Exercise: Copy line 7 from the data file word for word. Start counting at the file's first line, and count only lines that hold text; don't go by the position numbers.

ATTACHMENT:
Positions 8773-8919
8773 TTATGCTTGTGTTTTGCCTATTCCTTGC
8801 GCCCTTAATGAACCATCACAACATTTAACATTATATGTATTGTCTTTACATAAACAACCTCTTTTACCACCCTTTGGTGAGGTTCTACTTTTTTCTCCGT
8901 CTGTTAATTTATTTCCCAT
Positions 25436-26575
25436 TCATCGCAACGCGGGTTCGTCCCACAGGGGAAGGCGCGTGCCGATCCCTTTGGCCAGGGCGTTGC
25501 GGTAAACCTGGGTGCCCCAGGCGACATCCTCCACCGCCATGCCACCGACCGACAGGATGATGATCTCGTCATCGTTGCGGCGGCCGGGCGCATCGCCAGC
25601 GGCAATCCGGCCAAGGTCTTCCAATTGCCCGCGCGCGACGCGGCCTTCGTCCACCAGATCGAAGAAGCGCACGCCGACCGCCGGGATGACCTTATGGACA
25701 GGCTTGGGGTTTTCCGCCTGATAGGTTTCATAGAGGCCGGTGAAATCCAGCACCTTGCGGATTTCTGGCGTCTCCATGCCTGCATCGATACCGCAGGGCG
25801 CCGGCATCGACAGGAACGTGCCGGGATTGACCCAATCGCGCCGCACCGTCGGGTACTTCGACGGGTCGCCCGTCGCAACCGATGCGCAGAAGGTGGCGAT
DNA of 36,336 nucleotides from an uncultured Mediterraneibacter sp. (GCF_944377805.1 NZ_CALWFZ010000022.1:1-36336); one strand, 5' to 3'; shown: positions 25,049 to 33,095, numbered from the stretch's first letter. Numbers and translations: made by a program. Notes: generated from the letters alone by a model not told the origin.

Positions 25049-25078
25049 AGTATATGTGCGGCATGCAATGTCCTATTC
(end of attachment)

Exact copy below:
25501 GGTAAACCTGGGTGCCCCAGGCGACATCCTCCACCGCCATGCCACCGACCGACAGGATGATGATCTCGTCATCGTTGCGGCGGCCGGGCGCATCGCCAGC